On a point of order, Mr. Speaker. I regret that you were unable to accept the question that I tabled for the Prime Minister on Thursday 21 June. I sought to ask the Prime Minister whether she would take steps to acquire a copy of the book by Mr. Bruce Arnold entitled "Margaret Thatcher. A Study in Power" for the library of No. 10 Downing Street. I understand that you refused to accept the question from myself and 25 other hon. Members under paragraph 54(17)of the Manual of Procedure, which states:
Questions which raise matters of policy too large to be dealt with in the answer to a question, which are multiplied with slight variations on the same point, or which are trivial, vague or meaningless, may not be asked
The question refers to the Belgrano. You will know, Mr.Speaker, that the Prime Minister has shown extreme reluctance to answer any questions in the House on that matter or on the Oman scandal, and that in the past couple of days she has done a bunk over the Daily Mirror disclosures. If you find one question tabled by 26 hon. Members unacceptable — remembering that it is extremely difficult for any question that is not in the first six to be answered and that therefore hon. Members always have the incentive to table more than one question in the hope of one being answered—I should be grateful if you would say what number of questions on one subject you would find acceptable. That would be helpful to all right hon. and hon. Members.
I am sorry to delay the House on this matter, but I and many other right hon. and hon. Members regard the circumstances of the sinking of the Belgrano as extremely important. We are deeply worried that for many months the Prime Minister, on this as on many other issues, has treated the House with utter contempt and refused to answer questions. This is our only opportunity to ask questions, and I should appreciate your guidance about your future actions in this regard.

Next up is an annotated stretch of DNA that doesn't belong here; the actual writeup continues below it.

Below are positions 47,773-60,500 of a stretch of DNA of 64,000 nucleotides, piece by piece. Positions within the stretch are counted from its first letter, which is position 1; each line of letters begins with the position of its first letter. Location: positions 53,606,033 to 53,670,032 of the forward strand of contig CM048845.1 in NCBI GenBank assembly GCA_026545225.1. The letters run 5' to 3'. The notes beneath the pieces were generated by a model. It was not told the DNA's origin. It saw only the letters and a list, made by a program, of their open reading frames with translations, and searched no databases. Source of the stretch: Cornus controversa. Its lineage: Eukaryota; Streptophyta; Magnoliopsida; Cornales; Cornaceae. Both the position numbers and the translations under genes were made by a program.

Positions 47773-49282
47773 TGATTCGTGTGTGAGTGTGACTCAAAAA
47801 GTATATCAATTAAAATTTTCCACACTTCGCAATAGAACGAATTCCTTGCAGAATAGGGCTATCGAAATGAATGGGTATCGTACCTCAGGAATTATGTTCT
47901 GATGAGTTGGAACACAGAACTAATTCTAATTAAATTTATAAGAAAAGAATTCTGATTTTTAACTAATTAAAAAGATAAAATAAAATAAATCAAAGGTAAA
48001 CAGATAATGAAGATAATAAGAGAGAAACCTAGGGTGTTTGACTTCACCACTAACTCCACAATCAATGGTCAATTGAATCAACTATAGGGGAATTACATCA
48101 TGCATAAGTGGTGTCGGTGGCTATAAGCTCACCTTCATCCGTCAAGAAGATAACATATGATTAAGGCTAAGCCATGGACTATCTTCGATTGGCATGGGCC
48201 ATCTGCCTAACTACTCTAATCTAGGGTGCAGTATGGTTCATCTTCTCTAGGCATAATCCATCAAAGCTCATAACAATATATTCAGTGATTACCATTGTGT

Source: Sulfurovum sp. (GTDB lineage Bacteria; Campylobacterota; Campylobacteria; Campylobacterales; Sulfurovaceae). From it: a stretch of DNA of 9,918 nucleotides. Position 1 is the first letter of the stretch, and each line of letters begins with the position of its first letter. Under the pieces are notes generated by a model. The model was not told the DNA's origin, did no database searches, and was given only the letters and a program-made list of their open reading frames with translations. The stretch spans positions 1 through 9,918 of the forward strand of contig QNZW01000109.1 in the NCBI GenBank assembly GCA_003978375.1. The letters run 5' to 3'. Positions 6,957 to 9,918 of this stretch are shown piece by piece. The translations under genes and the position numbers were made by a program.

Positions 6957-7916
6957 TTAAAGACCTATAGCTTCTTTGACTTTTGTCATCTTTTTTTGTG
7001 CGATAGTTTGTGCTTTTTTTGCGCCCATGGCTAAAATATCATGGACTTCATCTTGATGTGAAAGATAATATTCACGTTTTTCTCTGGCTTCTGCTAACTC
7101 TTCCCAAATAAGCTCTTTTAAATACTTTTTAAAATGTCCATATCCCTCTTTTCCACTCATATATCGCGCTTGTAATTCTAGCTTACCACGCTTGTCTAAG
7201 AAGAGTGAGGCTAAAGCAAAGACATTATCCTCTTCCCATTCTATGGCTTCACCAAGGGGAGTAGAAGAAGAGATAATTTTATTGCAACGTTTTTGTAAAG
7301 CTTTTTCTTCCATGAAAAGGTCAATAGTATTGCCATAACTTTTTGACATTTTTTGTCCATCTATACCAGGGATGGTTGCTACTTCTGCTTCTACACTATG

The authority under which I disallowed those questions was that, in my judgment, they constituted "a campaign". I considered it to be grossly unfair to other right hon. and hon. Members who wanted to table questions to the Prime Minister. It seemed unacceptable to me to have 26 questions on the same subject.
I want to ask for guidance on your earlier ruling Mr. Speaker, that the 26 similar questions were out of order because they appeared to be a campaign. First, I was not one of the 26 who tabled any of those questions. However, I have noticed that 57 out of 60 questions to the Prime Minister today are exactly the same. Why were they not ruled out of order as a campaign?